Parliamentary Question for Minister for Education (Ruairi Quinn TD)
For WRITTEN ANSWER 26/05/2014
To ask the Minister for Education and Skills if he has received policy advice from the National Council for Special Education on the reclassification of Down’s syndrome as a low-incidence disability; if he will provide details of all interactions between his Department and the NCSE on this issue; and if he will make a statement on the matter.
I wish to advise the Deputy that a key function of the National Council for Special Education (NCSE) as set out under Section 20 of the Education for Persons with Special Educational Needs (EPSEN) Act 2004, is to provide the Minister for Education and Skills with expert, independent, evidence-informed policy advice on special education for children and adults. My Department requested that the NCSE consider the issue of whether Down Syndrome should be reclassified as a low incidence disability in all instances, regardless of assessed cognitive ability, in the context of its preparation of comprehensive advice on how the educational system supports children with special educational needs in schools.
The NCSE report on Supporting Children with Special Educational Needs in Schools has now been published and is available on the NCSE website www.ncse.ie. The report recommends that under the new resource allocation model proposed by the NCSE in its report, children should be allocated additional resources in line with their level of need, rather than by disability category.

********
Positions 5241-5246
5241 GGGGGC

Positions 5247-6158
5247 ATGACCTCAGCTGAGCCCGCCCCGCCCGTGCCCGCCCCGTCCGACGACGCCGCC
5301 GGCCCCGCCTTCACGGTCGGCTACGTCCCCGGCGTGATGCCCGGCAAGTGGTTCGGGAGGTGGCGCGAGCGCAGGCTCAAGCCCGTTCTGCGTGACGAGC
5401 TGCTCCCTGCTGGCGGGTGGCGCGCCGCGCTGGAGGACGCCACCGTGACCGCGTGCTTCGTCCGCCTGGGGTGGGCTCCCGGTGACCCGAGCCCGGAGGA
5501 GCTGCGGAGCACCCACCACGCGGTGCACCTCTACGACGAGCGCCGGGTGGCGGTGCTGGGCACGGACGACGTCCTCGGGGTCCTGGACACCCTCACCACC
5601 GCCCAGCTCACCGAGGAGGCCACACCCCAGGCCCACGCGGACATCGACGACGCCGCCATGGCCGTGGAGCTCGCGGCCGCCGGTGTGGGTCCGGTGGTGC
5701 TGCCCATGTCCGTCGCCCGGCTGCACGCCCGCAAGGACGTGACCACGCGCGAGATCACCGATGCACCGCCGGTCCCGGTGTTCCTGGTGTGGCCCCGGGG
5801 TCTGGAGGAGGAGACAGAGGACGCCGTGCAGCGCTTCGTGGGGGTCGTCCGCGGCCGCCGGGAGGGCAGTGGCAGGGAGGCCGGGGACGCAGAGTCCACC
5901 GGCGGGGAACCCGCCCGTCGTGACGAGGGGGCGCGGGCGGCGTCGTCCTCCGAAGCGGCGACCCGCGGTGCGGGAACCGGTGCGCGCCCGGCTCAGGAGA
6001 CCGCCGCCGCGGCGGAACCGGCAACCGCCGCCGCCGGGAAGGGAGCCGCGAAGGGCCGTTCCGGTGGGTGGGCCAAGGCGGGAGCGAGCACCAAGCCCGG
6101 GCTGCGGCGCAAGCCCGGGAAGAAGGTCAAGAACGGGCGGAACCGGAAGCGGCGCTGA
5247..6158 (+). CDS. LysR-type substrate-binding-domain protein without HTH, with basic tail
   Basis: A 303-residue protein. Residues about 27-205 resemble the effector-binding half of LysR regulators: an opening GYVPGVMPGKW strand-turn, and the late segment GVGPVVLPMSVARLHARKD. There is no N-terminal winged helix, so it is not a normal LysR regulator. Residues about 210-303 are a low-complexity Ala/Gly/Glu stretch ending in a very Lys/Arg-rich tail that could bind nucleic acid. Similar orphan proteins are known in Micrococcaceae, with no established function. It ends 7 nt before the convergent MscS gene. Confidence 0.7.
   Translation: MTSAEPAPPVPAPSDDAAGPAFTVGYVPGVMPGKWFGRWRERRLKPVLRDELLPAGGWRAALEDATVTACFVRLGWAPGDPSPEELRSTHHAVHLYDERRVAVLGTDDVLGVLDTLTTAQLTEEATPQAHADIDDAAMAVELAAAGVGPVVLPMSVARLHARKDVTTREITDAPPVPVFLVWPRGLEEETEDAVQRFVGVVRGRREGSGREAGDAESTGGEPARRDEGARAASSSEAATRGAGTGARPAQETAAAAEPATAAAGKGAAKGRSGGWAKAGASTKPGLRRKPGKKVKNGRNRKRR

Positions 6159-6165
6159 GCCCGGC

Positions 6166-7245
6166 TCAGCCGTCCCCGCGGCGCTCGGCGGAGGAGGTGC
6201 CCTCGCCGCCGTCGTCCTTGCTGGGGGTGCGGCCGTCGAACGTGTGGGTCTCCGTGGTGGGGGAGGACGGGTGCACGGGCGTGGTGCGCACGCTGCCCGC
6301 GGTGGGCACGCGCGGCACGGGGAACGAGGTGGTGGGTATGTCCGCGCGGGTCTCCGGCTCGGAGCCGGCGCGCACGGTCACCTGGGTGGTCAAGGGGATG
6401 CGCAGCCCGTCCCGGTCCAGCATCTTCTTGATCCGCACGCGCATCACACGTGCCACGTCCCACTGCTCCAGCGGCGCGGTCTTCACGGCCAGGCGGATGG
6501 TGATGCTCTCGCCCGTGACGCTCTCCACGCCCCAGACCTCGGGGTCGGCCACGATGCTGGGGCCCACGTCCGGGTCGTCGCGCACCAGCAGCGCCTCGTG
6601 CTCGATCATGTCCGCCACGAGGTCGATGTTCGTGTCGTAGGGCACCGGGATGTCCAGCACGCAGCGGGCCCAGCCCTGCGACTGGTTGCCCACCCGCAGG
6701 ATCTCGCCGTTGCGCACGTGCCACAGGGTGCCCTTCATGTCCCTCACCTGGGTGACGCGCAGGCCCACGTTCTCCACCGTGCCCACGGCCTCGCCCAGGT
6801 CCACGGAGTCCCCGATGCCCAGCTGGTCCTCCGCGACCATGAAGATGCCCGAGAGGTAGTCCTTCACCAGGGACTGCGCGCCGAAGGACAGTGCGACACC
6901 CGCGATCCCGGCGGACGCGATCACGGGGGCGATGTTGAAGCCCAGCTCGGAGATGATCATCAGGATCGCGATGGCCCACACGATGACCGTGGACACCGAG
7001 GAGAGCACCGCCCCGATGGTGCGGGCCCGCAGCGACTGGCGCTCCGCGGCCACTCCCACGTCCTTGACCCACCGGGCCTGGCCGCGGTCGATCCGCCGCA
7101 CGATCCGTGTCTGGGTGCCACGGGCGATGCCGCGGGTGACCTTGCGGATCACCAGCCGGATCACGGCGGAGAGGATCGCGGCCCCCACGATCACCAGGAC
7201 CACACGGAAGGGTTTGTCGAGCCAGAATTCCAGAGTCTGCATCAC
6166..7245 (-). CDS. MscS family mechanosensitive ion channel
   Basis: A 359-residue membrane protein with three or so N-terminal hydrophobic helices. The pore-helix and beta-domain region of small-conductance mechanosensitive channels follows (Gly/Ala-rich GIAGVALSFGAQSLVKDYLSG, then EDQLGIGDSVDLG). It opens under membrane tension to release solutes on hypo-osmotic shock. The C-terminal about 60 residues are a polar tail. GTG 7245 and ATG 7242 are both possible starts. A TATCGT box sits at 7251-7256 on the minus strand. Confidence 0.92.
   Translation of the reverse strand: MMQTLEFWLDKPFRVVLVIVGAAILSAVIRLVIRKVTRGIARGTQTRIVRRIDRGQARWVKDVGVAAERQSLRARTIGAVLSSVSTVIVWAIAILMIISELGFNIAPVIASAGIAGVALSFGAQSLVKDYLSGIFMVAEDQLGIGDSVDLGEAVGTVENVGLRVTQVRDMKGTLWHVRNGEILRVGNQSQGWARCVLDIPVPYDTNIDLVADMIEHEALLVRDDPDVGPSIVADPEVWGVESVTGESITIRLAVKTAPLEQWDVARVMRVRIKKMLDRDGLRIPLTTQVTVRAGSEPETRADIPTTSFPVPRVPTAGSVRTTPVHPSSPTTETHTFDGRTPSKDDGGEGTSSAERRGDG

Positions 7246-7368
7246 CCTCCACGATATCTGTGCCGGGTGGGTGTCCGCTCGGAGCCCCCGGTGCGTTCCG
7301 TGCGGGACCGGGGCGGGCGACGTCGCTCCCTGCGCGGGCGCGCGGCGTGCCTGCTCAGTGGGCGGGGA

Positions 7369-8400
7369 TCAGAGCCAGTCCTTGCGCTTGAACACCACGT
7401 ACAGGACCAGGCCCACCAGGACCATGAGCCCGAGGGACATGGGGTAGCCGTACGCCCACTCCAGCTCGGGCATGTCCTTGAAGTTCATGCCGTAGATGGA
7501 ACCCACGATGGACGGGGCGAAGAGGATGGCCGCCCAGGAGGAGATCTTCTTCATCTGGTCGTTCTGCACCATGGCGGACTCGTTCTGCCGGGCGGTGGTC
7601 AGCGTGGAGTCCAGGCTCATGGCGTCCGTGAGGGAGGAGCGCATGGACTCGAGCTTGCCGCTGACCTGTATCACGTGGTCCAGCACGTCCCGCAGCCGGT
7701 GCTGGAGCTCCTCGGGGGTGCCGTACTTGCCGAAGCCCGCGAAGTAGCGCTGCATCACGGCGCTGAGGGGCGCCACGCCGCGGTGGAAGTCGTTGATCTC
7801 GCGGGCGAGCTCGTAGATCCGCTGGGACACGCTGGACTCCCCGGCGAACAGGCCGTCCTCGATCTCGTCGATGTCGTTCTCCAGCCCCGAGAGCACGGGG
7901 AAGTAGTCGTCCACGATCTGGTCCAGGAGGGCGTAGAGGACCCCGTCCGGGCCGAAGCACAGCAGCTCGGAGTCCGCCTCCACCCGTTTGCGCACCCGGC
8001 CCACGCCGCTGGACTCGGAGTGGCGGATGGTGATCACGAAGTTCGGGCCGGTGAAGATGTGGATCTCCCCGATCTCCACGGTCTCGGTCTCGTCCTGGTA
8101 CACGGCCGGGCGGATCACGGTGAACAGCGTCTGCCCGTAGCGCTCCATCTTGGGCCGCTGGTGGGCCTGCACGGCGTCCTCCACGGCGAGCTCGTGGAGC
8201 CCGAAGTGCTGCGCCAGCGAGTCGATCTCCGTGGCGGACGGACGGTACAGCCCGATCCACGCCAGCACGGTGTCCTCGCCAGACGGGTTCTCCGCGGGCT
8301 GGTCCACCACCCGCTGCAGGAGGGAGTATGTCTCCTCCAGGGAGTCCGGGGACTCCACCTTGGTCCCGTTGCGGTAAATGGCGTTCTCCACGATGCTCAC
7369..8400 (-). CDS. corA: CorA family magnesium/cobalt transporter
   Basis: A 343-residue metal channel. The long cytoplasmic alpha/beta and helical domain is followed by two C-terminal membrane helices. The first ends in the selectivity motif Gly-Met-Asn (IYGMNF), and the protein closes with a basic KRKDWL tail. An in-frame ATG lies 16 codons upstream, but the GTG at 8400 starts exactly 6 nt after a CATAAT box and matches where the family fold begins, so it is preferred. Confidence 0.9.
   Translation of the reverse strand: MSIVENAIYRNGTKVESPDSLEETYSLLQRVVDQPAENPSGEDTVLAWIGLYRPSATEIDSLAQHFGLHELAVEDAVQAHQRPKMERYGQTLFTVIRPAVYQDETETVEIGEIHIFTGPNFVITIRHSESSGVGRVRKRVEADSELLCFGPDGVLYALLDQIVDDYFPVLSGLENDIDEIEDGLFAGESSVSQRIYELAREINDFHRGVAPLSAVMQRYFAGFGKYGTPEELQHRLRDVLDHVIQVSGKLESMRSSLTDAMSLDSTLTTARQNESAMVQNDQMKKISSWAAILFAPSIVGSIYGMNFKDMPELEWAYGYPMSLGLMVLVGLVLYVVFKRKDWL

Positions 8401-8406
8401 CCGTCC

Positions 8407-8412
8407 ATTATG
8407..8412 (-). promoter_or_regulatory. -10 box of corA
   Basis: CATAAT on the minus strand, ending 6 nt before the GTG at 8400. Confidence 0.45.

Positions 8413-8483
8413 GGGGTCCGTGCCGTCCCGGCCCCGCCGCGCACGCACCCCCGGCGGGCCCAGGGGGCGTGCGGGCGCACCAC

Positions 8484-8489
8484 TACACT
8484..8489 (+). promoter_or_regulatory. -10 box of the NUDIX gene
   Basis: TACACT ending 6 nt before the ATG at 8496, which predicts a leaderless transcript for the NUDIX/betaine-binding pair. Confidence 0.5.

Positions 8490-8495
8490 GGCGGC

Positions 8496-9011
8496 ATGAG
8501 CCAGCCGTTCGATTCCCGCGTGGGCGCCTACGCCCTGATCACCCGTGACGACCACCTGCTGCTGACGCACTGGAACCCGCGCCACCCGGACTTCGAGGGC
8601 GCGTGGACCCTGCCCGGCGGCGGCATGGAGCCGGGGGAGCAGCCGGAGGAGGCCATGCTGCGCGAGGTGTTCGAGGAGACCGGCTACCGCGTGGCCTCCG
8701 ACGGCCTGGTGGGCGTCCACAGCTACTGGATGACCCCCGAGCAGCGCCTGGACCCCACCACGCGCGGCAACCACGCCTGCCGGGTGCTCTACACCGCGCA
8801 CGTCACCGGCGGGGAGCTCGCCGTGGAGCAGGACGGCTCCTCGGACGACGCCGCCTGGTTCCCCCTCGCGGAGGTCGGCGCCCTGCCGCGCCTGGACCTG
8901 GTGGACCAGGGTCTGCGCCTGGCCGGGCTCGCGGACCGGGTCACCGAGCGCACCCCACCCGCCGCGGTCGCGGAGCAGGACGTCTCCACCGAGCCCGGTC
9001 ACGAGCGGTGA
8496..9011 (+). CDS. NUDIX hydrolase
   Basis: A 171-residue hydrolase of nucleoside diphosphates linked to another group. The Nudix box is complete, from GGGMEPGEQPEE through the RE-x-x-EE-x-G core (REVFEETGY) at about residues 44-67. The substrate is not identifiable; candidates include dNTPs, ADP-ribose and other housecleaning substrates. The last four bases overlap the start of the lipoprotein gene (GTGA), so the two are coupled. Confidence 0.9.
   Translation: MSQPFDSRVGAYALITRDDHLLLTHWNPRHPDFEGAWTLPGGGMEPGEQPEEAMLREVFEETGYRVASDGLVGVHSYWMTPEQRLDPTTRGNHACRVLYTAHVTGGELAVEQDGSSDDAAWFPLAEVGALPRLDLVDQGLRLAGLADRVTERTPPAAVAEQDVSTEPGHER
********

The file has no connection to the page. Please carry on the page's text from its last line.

The NCSE has recommended that in the short-term, pupils with Down syndrome who are in the Mild General Learning Disability (Mild GLD) category should continue to be supported by schools’ Learning Support allocation in the same way as other pupils with a Mild GLD. The NCSE policy advice did not recommend that an exception should be made for children with Down syndrome who are in the Mild GLD range, over other children who are in the mild range and who also may have other co-morbid conditions.
However, the NCSE report states that it is confident that the introduction of a new allocation model will overcome the difficulty posed by all children with mild general learning disabilities, including children with Down syndrome, who have additional difficulties and who can be supported according to their level of need and in line with their learning plan process. In the meantime, schools are reminded that they can differentiate the level of learning support granted to ensure that available resources are used to support children in line with their needs.